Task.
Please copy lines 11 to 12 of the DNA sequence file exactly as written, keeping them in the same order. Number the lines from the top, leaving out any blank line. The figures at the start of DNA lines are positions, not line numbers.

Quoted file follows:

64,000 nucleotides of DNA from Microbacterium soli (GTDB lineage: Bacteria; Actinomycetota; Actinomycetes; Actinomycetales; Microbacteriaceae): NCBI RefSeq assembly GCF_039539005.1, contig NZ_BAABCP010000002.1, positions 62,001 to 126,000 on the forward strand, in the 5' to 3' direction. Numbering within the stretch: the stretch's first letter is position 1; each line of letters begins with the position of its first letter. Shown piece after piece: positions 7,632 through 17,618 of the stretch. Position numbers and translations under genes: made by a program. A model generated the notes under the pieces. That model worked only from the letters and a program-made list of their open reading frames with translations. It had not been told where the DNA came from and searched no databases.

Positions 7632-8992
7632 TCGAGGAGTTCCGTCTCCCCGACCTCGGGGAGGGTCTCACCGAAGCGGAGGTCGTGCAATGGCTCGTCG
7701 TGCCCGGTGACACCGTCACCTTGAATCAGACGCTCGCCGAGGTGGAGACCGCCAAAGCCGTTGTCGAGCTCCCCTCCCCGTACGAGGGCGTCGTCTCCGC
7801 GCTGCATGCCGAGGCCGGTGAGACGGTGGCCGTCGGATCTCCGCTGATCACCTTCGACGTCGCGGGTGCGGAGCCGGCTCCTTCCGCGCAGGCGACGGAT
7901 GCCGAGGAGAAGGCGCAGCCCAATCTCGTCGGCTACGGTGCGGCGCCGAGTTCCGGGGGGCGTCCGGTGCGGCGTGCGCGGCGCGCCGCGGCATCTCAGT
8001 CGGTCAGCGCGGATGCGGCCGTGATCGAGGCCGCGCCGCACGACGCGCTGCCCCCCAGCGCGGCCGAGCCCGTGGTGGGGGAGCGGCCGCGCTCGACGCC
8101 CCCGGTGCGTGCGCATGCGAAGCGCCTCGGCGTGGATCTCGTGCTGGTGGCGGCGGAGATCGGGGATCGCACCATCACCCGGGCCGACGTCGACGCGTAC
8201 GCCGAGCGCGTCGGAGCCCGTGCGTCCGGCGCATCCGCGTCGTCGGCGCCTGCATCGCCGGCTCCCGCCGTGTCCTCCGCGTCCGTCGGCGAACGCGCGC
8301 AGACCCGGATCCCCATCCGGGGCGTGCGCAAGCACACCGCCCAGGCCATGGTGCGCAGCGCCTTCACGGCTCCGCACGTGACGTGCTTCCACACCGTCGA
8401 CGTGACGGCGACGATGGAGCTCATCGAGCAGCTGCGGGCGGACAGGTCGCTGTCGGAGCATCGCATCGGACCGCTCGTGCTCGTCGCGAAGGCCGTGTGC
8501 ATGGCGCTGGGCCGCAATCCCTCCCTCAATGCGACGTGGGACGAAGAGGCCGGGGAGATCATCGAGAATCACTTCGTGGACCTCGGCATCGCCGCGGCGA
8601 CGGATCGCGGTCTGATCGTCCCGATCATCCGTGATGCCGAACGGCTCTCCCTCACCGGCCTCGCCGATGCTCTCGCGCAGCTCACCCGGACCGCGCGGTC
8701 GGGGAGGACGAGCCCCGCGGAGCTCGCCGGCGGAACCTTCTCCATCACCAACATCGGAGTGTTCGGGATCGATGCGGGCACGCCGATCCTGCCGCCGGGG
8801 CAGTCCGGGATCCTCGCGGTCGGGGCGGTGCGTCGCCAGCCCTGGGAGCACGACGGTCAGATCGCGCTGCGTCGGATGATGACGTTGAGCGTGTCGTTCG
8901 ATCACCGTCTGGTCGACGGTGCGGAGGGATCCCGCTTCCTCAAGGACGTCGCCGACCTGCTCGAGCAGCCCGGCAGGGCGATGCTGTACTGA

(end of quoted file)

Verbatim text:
8401 CGTGACGGCGACGATGGAGCTCATCGAGCAGCTGCGGGCGGACAGGTCGCTGTCGGAGCATCGCATCGGACCGCTCGTGCTCGTCGCGAAGGCCGTGTGC
8501 ATGGCGCTGGGCCGCAATCCCTCCCTCAATGCGACGTGGGACGAAGAGGCCGGGGAGATCATCGAGAATCACTTCGTGGACCTCGGCATCGCCGCGGCGA